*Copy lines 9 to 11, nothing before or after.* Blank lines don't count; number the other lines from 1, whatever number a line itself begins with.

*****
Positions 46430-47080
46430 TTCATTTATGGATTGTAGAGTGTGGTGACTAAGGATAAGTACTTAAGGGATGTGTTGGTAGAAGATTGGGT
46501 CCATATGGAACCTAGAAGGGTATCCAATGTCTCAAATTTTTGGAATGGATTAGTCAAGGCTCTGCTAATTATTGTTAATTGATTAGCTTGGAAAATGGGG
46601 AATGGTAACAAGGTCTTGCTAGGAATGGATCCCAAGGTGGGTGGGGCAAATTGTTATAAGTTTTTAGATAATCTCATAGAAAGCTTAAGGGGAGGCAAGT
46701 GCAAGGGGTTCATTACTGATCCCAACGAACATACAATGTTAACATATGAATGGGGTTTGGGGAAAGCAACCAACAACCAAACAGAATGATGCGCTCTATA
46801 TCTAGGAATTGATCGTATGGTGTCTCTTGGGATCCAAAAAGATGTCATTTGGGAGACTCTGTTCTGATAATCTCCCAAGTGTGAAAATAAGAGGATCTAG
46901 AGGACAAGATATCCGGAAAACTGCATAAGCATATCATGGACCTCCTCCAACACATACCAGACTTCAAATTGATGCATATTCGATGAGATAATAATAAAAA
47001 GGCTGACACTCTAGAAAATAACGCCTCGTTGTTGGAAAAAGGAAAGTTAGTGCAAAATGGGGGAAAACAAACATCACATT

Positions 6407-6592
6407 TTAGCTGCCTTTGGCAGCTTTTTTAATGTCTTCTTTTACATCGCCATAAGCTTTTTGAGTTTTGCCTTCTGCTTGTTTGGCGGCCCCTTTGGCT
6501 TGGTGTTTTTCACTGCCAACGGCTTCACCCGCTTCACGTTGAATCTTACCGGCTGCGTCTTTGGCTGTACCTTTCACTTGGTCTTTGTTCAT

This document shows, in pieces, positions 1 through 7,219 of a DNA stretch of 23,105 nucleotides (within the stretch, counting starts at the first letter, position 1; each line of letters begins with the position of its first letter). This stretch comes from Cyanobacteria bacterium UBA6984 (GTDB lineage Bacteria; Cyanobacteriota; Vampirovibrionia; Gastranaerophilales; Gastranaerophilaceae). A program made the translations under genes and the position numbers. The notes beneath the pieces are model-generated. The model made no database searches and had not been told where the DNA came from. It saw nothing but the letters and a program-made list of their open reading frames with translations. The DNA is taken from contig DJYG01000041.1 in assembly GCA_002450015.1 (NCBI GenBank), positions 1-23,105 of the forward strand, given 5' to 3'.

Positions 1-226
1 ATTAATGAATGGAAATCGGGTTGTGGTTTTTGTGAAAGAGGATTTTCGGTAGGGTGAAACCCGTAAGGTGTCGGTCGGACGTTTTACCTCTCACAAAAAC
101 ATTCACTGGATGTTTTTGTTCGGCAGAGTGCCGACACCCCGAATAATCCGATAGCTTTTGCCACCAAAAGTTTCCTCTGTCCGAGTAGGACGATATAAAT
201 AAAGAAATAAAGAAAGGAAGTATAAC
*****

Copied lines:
Positions 6407-6592
6407 TTAGCTGCCTTTGGCAGCTTTTTTAATGTCTTCTTTTACATCGCCATAAGCTTTTTGAGTTTTGCCTTCTGCTTGTTTGGCGGCCCCTTTGGCT
6501 TGGTGTTTTTCACTGCCAACGGCTTCACCCGCTTCACGTTGAATCTTACCGGCTGCGTCTTTGGCTGTACCTTTCACTTGGTCTTTGTTCAT